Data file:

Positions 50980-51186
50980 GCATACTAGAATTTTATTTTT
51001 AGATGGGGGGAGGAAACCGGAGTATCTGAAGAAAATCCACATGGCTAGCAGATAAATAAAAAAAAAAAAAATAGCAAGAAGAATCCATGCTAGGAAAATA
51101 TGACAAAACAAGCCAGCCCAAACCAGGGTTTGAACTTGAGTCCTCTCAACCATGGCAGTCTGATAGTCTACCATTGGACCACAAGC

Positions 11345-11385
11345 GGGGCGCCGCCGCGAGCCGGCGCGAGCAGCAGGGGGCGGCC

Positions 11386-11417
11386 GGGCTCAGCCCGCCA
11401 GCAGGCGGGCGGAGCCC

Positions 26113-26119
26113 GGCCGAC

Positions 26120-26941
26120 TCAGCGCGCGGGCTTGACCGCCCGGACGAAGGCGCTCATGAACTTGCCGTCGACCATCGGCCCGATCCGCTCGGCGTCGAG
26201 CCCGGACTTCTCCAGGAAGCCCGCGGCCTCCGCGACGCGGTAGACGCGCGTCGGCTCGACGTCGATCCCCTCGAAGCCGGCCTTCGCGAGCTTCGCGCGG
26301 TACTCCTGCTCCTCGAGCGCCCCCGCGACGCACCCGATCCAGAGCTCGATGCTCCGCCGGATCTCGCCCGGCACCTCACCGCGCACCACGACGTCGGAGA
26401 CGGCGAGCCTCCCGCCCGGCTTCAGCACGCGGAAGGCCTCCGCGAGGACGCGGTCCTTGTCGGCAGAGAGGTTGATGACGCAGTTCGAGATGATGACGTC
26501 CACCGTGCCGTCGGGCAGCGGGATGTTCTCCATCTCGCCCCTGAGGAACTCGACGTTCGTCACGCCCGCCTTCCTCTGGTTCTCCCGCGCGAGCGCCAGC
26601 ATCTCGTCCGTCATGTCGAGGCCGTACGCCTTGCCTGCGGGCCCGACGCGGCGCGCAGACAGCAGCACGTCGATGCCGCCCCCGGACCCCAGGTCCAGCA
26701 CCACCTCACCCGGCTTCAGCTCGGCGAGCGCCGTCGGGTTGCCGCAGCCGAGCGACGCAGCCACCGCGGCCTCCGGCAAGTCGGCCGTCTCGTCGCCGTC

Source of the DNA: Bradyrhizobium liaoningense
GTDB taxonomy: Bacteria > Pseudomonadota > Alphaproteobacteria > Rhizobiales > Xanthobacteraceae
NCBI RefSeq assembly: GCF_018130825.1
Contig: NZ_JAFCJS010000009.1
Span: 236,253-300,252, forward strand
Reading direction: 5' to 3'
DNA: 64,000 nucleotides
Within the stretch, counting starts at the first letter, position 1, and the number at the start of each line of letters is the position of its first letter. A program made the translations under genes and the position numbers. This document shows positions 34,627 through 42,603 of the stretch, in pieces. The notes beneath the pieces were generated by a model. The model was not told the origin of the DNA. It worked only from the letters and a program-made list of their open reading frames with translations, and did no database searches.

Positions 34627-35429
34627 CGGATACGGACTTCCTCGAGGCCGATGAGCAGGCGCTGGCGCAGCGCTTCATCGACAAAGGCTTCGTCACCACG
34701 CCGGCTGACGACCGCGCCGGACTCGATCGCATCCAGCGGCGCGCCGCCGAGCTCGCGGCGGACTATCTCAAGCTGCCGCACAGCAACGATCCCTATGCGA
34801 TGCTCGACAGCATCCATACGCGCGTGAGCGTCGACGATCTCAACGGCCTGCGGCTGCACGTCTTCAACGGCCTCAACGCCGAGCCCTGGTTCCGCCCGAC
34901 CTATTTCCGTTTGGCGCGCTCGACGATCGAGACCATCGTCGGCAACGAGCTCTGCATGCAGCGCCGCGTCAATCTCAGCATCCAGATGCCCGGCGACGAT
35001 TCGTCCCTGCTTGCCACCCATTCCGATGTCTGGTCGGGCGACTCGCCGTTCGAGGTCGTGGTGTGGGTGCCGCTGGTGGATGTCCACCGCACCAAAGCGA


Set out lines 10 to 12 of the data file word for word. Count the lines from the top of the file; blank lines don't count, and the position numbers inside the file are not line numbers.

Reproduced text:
Positions 26113-26119
26113 GGCCGAC

Positions 26120-26941